The expression of menin and β-catenin in the pancreatic islets of the mouse models were examined by immunofluorescence, Western blot and quantitative real-time reverse transcription–PCR (RT–PCR) (Fig. 3a and Supplementary Fig. 1). The histological examinations revealed that the tumour incidence of the βMen1/Bcat-KO mice was 52% lower than the βMen1-KO mice at the age of 6 months. All of the βMen1-KO mice had insulinomas at age of 8 months, while only one-third of the βMen1/Bcat-KO mice developed tumours. PNETs were absent in the control and βBcat-KO mice (Fig. 3b). The severe hypoglycemia (<1.1 mmol l−1) induced by insulinoma could cause death of aged βMen1-KO mice. A significant increase in survival rate was observed in the βMen1/Bcat-KO mice compared with the βMen1-KO mice. Only 8.3% of the βMen1-KO mice survived at the age of 24 months, while 80% of the βMen1/Bcat-KO mice survived. The βBcat-KO mice had comparable survival time with the control mice (Fig. 3c). Histologically, the PNETs in βMen1-KO mice exhibited a characteristic nesting and trabecular pattern, while the majority of the pancreatic islets in βMen1/Bcat-KO mice showed moderate hyperplasia (Fig. 3d,e). Malignant or metastatic PNETs were not detected by gross anatomy observation and histological tissue examination in βMen1-KO and βMen1/Bcat-KO mice.

Figure 3: Deletion of β-catenin suppresses growth of menin-null PNETs and increases survival time.
figure3

(a) Immunofluorescence staining of menin, β-catenin and insulin on pancreatic sections from 8-week-old mouse models. Scale bars, 50 μm. (b) The incidence of tumorigenesis in mouse models (n=18–31). *P<0.05, Fisher’s exact test. (c) Analysis of the survival rate of mouse models (n=18–24) in 2 years. P<0.001, Fisher’s exact test. (d) Hematoxylin–eosin staining on pancreatic sections from 15-month-old mouse models. Scale bars, 100 μm. (e) Histochemical staining of insulin on pancreatic sections from 6-month-old mouse models. Scale bars, 100 μm.

All together, these findings suggest that the ablation of β-catenin in Men1-deficient PNETs inhibits tumorigenesis and tumour growth. Targeting β-catenin could significantly extend the lifespan of the Men1-deficient mice.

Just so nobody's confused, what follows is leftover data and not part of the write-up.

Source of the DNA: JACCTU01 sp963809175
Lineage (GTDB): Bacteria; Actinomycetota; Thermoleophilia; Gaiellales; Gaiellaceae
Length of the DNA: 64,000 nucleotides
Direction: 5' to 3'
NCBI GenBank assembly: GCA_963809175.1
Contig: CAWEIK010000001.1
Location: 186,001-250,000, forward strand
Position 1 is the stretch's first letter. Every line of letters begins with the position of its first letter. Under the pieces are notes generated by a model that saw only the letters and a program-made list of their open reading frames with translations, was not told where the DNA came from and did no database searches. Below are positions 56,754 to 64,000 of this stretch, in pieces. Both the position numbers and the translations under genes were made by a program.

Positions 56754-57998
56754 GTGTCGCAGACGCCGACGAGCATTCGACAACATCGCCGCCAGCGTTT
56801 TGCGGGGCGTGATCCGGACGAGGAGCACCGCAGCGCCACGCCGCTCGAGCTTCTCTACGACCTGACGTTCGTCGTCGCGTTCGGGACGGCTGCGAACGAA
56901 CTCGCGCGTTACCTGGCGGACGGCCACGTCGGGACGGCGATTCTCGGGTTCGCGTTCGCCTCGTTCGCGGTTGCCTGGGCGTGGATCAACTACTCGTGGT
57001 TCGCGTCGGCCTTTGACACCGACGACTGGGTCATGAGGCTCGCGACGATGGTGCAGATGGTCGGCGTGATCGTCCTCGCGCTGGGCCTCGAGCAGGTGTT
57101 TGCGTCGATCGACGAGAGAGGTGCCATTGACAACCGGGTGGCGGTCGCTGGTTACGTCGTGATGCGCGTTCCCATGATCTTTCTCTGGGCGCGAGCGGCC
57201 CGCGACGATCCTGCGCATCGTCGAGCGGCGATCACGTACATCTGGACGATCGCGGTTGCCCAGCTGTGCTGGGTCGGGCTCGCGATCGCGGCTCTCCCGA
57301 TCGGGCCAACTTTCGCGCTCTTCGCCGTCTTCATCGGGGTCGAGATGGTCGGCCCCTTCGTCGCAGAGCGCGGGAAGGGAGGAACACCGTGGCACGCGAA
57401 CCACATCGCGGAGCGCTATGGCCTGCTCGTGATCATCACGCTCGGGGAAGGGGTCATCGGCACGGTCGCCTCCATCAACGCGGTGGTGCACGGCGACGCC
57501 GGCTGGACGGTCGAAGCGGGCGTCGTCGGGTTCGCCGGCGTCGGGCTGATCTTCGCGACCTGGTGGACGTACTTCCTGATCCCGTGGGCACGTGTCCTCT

β-catenin ablation does not affect β-cell function

To further explore whether the suppression of β-catenin impairs the normal development and function of pancreatic β-cells, we examined the islet architecture and glucose metabolism in βBcat-KO mice. Comparative histological studies showed normal development of the pancreas in the βBcat-KO mice at E18 (Supplementary Fig. 4a). The architecture of the mature pancreatic islets in the βBcat-KO mice was comparable to the control mice (Supplementary Fig. 4b). There was no significant difference in the body weight, food intake, fasting blood glucose and serum insulin levels between the βBcat-KO mice and the control mice on a normal chow diet (Supplementary Fig. 4c–f). Glucose tolerance tests revealed non-significant changes in the glucose metabolism of the βBcat-KO mice (Supplementary Fig. 4g).

We investigated the effects of β-catenin ablation on the non-neoplastic proliferation of pancreatic β-cells. The glucose metabolic changes in the βBcat-KO and control mice on a high-fat diet (HFD) for 4 months were analyzed. Chronic HFD consumption could lead to compensatory replication of the pancreatic β-cells in mice. Our results showed no difference in the gain of body weight between the βBcat-KO and control mice (Supplementary Fig. 5a). The glucose and insulin tolerance tests indicated that the glucose metabolism of the βBcat-KO mice was comparable to the control mice on long-term HFD (Supplementary Fig. 5b–d). Our data suggested that the inhibition of β-catenin signalling does not impair the physiological functions of β-cells. Targeting β-catenin in mature pancreatic β-cells would not lead to impaired glucose tolerance or diabetes.

β-catenin KO rescues cell proliferation and hypoglycemia

To evaluate the pancreatic cellular proliferation in the mouse models, Ki67 staining analysis was performed on the pancreatic sections to visualize cell division. We detected a 12-fold increase in the cell proliferation rate in the insulinomas of βMen1-KO mice. β-catenin knockout led to a twofold reduction of Ki67-positive menin-null β-cells. The βBcat-KO mice had an indistinguishable proliferation rate of β-cells compared with the controls (Fig. 4a,b). The messenger RNA (mRNA) levels of Mki67 were significantly downregulated by β-catenin deletion in the Men1-deficient islets (Fig. 4c). The β-cell mass had a fourfold increase in βMen1-KO mice compared with control mice, whereas β-catenin ablation markedly decreased the β-cell mass in the βMen1/Bcat-KO mice (Fig. 4d). These data suggest that β-catenin blockade could partially rescue the expansion of Men1-deficient β-cells.

Figure 4: β-catenin knockout inhibits tumour cell proliferation and excessive insulin production in Men1-deficient mice.
figure4